Similar to other such films, the boy’s vampiric nature might be viewed as a social metaphor symbolizing the dominant and aggressive aspects of western gender expectations for males—being “macho”. The film might also explore females’ social function of containing and directing male aggression into constructive pursuits—building bridges, protecting society from invaders, washing the driveway, etc…. Or would it be over intellectualizing to read so much into this story?

What do you think? If you would like to respond to this question or one of the discussion topics below, please view the trailer for the film below and then post a comment.

1. Who is being depicted in the film’s trailer as needing physical protection? Who helps that person? What might this tell you about the depiction of gender roles in the trailer?

2. Do you think the film’s trailer reinforces traditional male and female roles in society? Why or why not?

3. What is the boy’s reaction to the girl’s comment that she isn’t afraid of him? How can this be generalized to define how teenage girls should respond to teenage boys? Do you think such a generalization is appropriate?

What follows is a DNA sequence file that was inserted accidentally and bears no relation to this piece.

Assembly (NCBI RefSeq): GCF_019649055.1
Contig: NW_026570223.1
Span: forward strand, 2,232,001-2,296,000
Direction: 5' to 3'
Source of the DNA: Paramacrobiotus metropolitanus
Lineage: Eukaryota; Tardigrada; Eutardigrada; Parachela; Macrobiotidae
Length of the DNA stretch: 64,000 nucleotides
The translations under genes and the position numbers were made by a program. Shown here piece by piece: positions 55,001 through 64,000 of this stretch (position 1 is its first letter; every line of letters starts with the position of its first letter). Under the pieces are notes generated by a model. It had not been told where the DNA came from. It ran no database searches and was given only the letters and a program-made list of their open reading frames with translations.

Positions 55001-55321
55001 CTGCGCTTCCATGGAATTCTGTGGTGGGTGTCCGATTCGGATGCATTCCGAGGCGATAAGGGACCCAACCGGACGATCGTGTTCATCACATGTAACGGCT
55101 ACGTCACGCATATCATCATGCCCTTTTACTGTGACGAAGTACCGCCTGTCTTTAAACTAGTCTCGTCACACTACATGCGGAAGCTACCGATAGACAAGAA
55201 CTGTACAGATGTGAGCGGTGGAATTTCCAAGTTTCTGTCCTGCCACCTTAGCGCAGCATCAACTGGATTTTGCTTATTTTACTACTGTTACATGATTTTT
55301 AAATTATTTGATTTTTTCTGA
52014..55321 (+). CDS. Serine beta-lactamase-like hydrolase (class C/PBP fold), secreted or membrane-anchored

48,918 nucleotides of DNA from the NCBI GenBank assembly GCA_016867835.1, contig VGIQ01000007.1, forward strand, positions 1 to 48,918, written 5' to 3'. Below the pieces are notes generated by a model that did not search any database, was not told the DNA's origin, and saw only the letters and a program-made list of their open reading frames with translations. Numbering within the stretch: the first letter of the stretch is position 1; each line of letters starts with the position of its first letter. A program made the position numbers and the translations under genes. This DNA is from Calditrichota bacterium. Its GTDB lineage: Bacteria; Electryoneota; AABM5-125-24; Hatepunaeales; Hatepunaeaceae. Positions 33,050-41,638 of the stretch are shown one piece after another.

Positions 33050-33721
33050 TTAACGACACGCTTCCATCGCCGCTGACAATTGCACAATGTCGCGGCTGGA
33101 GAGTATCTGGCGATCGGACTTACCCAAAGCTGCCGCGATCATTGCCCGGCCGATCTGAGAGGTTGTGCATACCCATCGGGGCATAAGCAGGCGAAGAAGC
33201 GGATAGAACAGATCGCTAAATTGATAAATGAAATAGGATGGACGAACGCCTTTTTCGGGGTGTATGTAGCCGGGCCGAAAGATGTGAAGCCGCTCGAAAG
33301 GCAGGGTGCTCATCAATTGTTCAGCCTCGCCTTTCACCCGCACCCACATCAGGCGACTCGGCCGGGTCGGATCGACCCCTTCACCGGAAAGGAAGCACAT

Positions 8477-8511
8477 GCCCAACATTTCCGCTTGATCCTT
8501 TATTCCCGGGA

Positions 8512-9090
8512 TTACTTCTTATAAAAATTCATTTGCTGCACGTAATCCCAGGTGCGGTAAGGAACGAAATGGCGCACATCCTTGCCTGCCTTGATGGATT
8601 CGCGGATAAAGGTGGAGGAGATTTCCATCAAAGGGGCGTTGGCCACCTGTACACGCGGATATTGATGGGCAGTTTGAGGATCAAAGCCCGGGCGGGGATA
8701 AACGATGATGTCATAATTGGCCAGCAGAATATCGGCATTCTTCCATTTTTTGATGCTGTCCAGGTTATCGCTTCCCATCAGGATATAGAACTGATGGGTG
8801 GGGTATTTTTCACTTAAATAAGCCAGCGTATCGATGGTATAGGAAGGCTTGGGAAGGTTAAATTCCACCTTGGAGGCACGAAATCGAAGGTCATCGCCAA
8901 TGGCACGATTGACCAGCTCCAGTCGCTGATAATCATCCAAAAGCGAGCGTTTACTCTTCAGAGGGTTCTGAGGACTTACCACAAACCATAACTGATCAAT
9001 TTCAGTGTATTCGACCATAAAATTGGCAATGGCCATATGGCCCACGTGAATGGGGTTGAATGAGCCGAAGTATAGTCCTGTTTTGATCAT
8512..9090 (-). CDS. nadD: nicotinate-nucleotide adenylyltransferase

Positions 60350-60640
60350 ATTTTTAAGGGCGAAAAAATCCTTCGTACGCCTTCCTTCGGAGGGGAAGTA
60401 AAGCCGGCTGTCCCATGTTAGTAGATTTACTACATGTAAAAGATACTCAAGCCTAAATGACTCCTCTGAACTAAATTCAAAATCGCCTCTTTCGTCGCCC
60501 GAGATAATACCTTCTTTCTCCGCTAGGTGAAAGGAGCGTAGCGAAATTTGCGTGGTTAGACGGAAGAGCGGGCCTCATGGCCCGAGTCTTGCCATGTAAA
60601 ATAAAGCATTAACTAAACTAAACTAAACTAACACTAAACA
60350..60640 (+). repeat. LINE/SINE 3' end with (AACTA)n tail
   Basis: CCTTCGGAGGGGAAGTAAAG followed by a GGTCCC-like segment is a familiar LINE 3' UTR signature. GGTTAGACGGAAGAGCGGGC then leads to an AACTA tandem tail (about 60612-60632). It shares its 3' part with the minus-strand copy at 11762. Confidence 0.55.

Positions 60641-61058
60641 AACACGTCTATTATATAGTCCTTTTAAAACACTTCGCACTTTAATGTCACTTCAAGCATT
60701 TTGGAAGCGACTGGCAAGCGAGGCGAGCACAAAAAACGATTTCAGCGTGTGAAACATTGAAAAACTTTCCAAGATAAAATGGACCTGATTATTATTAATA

4. Which is greater—the number of people who see the trailer for the film or the number of people who see the actual film? Why might this be important to the sociological study of film?

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Teenage Girl Gangs

June 24, 2009

The role of girls in gangs is changing...

The role of girls in gangs is changing...

Traditionally in the United States, when people thought of street gangs—it was a gang of boys. Girls associated with street gangs were either the members’ girlfriends or sex objects for the gang. But that’s not the case anymore. A recent study conducted by Christian E. Molidor of the University of Texas suggests that not only are girls becoming more active as full members in street gangs, but they are becoming more violent as well.

What hasn’t changed is the traditional social characteristics of girls who associate with gangs. They are usually victims of sexual abuse, poverty, poor schools, and/or members of dysfunctional families. What has changed is the function of the gang for these girls—not only is gang membership a source of protection, it is also a means of empowerment. They sell and transport drugs, rob businesses, mug people, and fight with other gangs to defend their “turf” or area of operation.

Would you like to respond to this posting? If so select a topic below:

1. Why do you think girls are becoming more active members of gangs? Do you think this is linked with changing gender expectations in their generation?

2. What does this tell us about how violence and status are related in some parts of our society? How would you address this problem as a sociologist?